New Englanders have long had two religions.  Our faith religion is slowly sinking beneath the hard boulders of our countryside.  Our secular religion, “local control” of government, may be a bit stronger, but it, too, may be fading.

When we came to New Sharon 39 years ago, we took up the practice of both religions.  I became a Congregationalist and began attending annual town meeting.  I recall taking a walk during lunch at my first town meeting, in 1981, on an usually warm March 7, from the New Sharon School, now our leaky-roofed town office.  I sat on a steep bank above the “iron bridge,” since demolished by order of the state, and reflected on how taking part in the meeting was a basic act of controlling of my own destiny.

We who live in towns, as opposed to cities, yesterday resumed the observance of our secular religion, annual town meeting.  Over the next few weeks, you’ll see lots of stories about this rite of grass-roots democracy.  But the story has gaps, widening gaps.

Begin with attendance.  New Sharon has a history of high turnout at town meeting.  The state economist’s office says we have 1,398 residents.  If three-quarters of those are 18 or older, we have about 1,050 eligible voters.  The largest turnout I’ve seen at annual town meeting was about 215 some years ago.

I have been at town meetings in Farmington, our shiretown, where attendance was lower than New Sharon’s the same year.  Farmington has 5,700 residents of voting age (three-quarters of 7,637).  If 100 attend town meeting, fewer than 1 in 50 has bothered.  We are proud of our turnout in New Sharon, yet barely 20 percent of the voters come out in a big year.  How vibrant is the democracy when four in five don’t participate?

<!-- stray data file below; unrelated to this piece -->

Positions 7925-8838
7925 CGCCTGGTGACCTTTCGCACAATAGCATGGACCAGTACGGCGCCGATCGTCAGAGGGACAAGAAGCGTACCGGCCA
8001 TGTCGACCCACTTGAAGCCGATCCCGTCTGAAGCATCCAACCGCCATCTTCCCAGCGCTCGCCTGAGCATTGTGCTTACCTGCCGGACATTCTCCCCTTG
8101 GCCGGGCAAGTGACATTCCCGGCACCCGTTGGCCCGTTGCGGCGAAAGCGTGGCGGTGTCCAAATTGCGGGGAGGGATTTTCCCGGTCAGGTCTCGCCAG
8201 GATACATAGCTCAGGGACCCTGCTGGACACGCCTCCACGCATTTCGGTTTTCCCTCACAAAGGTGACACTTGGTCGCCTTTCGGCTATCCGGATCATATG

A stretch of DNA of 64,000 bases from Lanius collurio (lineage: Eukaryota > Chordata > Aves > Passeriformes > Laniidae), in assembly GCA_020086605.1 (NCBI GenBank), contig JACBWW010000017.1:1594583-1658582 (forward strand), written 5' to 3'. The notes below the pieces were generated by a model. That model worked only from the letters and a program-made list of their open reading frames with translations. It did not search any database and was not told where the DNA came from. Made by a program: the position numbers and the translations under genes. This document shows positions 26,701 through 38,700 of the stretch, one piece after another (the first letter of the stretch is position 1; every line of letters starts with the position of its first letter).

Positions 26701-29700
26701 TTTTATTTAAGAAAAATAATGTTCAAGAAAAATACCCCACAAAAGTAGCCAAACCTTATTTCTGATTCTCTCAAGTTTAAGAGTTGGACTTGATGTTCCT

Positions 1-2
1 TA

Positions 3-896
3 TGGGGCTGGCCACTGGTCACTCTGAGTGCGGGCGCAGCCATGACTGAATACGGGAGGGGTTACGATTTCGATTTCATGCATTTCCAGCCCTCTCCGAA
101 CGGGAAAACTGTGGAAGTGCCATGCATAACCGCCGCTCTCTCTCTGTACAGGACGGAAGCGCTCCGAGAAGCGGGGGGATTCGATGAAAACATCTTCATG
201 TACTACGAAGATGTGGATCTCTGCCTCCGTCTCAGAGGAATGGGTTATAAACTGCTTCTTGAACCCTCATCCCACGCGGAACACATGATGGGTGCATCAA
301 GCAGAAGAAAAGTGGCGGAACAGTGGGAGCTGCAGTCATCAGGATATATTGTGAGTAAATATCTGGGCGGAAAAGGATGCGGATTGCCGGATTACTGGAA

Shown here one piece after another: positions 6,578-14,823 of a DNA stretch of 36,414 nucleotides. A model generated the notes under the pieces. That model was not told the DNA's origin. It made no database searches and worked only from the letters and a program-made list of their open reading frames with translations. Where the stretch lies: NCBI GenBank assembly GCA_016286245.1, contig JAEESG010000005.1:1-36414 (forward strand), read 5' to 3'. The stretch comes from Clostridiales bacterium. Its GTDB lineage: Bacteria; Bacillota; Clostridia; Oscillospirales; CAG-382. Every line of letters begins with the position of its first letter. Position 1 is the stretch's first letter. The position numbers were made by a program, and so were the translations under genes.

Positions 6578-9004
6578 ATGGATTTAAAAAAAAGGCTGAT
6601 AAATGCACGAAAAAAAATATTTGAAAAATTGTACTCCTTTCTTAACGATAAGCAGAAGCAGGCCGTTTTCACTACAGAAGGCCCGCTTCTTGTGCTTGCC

You can argue the turnout issue both ways.  Turnout is low, but those who show up are those who care most about the town.  A turnout of 200 in New Sharon roughly equates with my estimate that 200 people live in New Sharon while 1,200 others sleep here.  Those 1,200 conduct most of their lives elsewhere.  Can you say bedroom town?


The counter argument is that we can’t do much to influence town affairs, so why spend a Saturday (or a Monday evening in some towns) arguing over spending $500 vs. $1,000 for library books.  Or $2,000 vs. $3,000 for fire department hoses.  That makes a certain kind of common sense, because the spending by RSU 9 outstrips spending by the town, and residents have far less say in school budgets.  So, why bother?

A clarification.  A select board — or call it the traditional  “board of selectmen” — is not a legislative body.  The people in annual or special town meeting are the legislative body.  The select board is the administrative or executive arm of town government.  The board may not, for example, move money from one appropriated fund to another.  The select board operates in a legislative manner, though, with a chair running meetings, and voting on each item, such as approving treasurer’s requests for checks to pay bills.